Dominion Pipeline Monitoring Coalition (DPMC) has posted two reports on their Web page that substantiate the dramatically increased probability of precipitation-induced landslides following the extensive excavation associated with construction of the proposed ACP and its related access roads. DPMC says that, “Much of the proposed ACP corridor route and related infrastructure, including access roads, is on slopes greater that 40%, with segments exceeding 58%” – including numerous areas in Nelson County.
The Proposed Atlantic Coast Pipeline Route through Little Valley in Bath County, Virginia: An Assessment of Landslide Risk and Slope Stability Factors, prepared by Malcolm G. Cameron, Jr., Coordinator of Geohazards Analysis, Dominion Pipeline Monitoring Coalition. This report, submitted to FERC by DPMC, notes the presence of several landslides on both sides of the valley resulting from a heavy rain event in July 2015, ranging in size from small slumps along ravines up to a one-quarter-acre rotational slide that traveled over 450 feet down the upper east slope of Little Mountain. “With slopes averaging 30 to 55 percent and up to over 80 percent combined with unstable soils, any construction involves a high risk of landslides during heavy rainfall events.”
The report also notes that map sheets submitted to FERC by Dominion in August 2, 2016, reveal “a cursory and incomplete documentation of geologic hazards related to slope steepness, bedrock type, and groundwater conditions in the Little Valley area,” and did not identify existing landslides documented in the DPMC report.
The Little Valley/Bath County report “concludes that mitigation efforts by Dominion to avoid slope failures will be difficult or impossible to accomplish in steep mountain areas along the ACP pipeline route. To date, there is no indication that site-specific investigation of landslide risk and development of mitigation or risk-avoidance plans will be completed and made available on a schedule that allows informed agency and public review and comment prior to permitting and construction.”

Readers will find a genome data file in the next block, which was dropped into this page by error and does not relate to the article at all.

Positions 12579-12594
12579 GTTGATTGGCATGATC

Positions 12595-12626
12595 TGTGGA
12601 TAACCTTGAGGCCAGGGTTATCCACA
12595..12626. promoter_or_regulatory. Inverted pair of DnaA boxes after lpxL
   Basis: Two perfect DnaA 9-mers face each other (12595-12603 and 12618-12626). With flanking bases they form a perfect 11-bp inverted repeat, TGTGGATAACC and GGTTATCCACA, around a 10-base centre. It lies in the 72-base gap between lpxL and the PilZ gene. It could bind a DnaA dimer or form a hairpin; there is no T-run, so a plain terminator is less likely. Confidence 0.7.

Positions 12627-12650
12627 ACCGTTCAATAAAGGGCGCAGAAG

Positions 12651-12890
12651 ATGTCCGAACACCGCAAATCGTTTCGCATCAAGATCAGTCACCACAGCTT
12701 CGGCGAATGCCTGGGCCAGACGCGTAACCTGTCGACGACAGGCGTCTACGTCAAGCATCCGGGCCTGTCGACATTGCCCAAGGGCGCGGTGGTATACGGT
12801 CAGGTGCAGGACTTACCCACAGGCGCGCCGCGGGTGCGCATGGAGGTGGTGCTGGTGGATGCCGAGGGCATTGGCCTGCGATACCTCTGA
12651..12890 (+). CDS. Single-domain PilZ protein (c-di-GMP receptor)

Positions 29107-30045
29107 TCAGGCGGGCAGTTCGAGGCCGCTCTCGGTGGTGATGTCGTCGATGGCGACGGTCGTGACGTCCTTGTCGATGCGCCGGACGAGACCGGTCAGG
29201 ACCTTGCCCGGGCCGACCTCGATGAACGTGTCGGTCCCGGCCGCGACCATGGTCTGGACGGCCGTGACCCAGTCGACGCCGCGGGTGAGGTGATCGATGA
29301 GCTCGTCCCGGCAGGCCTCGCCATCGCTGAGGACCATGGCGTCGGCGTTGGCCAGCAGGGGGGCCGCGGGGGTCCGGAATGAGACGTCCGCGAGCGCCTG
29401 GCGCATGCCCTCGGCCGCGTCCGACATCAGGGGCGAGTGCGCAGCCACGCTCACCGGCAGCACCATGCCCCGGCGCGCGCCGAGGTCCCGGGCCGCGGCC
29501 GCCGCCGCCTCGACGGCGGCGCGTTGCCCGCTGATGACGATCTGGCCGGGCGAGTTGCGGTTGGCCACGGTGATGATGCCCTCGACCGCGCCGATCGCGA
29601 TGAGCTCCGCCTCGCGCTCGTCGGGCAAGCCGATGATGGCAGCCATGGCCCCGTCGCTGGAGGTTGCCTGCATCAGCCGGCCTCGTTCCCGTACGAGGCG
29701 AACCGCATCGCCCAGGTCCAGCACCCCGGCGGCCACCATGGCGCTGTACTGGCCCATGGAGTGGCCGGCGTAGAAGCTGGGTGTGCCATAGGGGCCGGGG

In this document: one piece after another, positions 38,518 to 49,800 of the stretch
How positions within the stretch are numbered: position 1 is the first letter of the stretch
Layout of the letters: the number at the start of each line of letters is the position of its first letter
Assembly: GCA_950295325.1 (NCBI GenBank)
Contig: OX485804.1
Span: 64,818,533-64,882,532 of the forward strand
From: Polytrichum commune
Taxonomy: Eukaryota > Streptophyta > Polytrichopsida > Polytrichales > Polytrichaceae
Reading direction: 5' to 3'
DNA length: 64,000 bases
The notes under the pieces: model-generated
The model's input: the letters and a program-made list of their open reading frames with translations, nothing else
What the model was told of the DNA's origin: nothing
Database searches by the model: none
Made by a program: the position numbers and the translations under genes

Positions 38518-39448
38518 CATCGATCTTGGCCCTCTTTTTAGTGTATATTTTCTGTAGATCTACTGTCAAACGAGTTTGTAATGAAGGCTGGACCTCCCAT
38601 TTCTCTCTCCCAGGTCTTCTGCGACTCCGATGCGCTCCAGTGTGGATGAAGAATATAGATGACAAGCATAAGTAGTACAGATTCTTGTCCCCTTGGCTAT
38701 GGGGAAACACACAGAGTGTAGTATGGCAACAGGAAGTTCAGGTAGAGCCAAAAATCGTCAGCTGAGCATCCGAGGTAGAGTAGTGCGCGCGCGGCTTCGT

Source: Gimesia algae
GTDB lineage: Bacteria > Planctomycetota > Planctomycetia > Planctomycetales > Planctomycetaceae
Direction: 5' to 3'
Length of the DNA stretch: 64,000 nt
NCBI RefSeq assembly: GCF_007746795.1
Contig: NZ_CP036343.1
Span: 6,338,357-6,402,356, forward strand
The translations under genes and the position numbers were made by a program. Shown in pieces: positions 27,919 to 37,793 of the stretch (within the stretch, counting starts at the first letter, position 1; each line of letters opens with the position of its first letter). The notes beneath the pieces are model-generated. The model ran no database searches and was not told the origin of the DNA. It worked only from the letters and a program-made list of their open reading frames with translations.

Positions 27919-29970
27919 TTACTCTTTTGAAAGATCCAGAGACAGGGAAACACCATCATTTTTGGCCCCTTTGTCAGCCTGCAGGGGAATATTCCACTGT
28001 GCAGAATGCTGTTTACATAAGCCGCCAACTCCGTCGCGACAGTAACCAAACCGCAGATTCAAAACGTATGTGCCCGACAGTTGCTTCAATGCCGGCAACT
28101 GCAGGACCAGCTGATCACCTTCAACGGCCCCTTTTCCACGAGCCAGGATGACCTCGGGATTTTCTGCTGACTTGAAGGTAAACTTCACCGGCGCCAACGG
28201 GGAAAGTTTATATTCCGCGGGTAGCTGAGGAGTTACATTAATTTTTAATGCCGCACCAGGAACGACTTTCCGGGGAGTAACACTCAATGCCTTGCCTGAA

Landslide Analysis, Monongahela National Forest Flood Event (June 2016), prepared by the USDA Forest Service, Monongahela National Forest. The report analyses 48 landslides that occurred during the flood event of June 23, 2016 in areas with soils, geologies, and slopes of all slope classes similar to the proposed route of the ACP corridor on the Monongahela National Forest. Report conclusions:
- Flooding and landslides related to storm events are common in the Central Appalachian region, and the June 2016 event should not be considered unusual.
- Even more stable land forms and geologies are susceptible to landslides under the right conditions (amount and intensity of precipitation).
- Disturbed soils can be highly susceptible to mass movement resulting in landslides.
- Forest Service standards and guidelines must be followed when operating on steep slopes and soils that are susceptible to slides.